Derafsh Kaviani (Persian: درفش کاویانی) was the legendary royal standard (vexilloid) of Iran (Persia) used since ancient times until the fall of the Sasanian Empire. The banner was also sometimes called the "Standard of Jamshid" (Drafš-ī Jamshid درفش جمشید), the "Standard of Fereydun" (Drafš-ī Freydun درفش فریدون) and the "Royal Standard" (Drafš-ī Kayi درفش کیی).
Derafsh Kaviani in "The Banner of Kaviyan"
The banner of Kaviyan was a flag created by Persian magi to ensure victory for its armies. Spells were cast while the blue silk banner was being woven and and again when the emblem of the sun and moon were embroidered with gold and silver threads. So long as an army displayed the banner, it could not be defeated. The army of the King of Kings Khusro, led by marshal Shahr Baraz succeeded in reconquering Palestine, Egypt, and Asia Minor, and dreamed of sacking Constantinople.
With these victories, Khusro considered the banner of Kaviyan to be a treasure too valuable to risk in battle. He therefore had it sent to Ctesiphon for safe-keeping. It was hidden away in the Imperial Palace with only a few trusted officials knowing where in the elaborate structure it was placed. This was to prevent rebellion as possession of the banner would leave the rebel army invincible.
But without the banner, the Persian victories were reversed and the Romans went on the offensive. Khusro feared to enter Ctesiphon since it was prophesized that he would be destroyed if he did and so fought on without the banner. However, he continued to lose ground and so eventually went to Ctesiphon to retrieve the banner. But none of the officials who knew where it was hidden remained and after desperate searching it was not found. Khusro was forced to flee but was eventually captured by his son and killed by slow torture.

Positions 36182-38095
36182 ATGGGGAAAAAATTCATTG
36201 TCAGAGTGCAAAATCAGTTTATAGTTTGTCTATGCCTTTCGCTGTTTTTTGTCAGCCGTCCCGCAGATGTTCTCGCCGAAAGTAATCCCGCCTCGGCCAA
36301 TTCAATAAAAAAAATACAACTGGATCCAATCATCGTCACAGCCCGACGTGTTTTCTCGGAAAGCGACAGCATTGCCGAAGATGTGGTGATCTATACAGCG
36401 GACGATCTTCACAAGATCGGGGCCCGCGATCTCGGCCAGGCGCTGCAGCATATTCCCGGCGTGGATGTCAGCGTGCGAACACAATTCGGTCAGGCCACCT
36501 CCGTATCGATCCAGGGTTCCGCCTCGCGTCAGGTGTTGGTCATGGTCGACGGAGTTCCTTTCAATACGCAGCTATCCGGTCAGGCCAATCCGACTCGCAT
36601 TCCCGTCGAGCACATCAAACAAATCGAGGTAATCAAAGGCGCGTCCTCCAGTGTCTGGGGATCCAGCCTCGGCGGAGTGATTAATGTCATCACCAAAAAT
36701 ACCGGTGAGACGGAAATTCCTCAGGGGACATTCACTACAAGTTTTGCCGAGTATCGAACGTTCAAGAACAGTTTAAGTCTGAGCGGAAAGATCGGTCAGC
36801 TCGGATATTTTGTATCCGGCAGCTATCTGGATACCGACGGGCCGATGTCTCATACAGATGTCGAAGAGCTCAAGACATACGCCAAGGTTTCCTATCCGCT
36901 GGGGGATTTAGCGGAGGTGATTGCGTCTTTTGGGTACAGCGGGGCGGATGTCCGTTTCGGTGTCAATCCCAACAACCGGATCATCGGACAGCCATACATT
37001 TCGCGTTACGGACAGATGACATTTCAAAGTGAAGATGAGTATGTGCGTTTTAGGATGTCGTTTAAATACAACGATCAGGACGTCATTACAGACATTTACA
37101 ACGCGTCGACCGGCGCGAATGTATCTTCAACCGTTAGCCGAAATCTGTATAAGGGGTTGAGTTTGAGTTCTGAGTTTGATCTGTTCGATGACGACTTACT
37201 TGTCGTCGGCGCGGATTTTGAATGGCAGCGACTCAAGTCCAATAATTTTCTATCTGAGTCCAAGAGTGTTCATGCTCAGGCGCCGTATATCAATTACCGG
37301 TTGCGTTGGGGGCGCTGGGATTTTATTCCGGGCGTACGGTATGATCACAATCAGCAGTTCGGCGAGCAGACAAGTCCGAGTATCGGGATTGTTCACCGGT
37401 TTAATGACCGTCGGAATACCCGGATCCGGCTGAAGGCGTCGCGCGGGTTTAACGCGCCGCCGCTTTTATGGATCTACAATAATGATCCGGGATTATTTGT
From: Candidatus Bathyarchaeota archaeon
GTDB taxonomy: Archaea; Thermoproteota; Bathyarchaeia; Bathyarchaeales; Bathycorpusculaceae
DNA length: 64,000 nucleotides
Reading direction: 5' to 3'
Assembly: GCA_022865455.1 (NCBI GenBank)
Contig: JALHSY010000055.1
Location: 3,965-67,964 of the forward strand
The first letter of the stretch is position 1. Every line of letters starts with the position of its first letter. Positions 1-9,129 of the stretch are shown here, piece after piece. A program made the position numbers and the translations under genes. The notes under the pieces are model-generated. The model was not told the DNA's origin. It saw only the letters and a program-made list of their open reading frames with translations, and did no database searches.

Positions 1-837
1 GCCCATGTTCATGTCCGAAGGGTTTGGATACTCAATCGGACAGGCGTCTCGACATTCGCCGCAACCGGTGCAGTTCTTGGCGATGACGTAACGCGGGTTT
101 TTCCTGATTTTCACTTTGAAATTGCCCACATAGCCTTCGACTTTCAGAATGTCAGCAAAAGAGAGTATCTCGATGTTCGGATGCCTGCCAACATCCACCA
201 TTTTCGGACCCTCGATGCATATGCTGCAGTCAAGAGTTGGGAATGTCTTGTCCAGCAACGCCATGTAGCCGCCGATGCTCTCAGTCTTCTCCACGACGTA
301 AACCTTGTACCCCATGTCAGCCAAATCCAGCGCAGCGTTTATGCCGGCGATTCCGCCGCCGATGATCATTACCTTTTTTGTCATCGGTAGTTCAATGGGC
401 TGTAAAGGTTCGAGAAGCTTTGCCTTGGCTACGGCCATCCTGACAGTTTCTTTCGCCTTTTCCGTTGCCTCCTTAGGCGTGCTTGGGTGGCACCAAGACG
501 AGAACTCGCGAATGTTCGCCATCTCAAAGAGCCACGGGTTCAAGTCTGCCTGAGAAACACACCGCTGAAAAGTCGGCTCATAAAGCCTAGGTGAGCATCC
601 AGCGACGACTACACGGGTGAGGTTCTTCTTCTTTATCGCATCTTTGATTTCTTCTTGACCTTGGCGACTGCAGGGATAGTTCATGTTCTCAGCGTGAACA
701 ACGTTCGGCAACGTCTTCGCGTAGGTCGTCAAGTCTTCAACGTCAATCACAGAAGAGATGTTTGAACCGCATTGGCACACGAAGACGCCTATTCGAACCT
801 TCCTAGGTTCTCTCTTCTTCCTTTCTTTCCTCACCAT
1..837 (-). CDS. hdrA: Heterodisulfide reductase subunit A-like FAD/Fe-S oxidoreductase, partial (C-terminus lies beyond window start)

The banner of Kaviyan remained undiscovered and and Persia collapsed from Roman attacks, civil war and finally the invasion and conquest by the Arabs. The Arabs sacked and burned Ctesiphon but they too failed to find the banner. Generations later, Shahin set out on a quest to find the banner after learning of it from his great-grandfather.
Shahin went on a quest for the banner, eventually finding it in the ruins of Ctesiphon. The magis' spells still worked; Shahin used the banner as a pillow two nights in a row, and each night, Shahin dreamt of the various victories the banner had witnessed in its life. However, nomads stole the banner from Shahin and cut it up as spoils.
- Arabesques: More Tales of the Arabian Nights, pgs. 214-215, mmpb.
- Ibid. pgs. 224-228.
- Ibid., pgs. 229-230.
- Ibid., pgs. 230-232.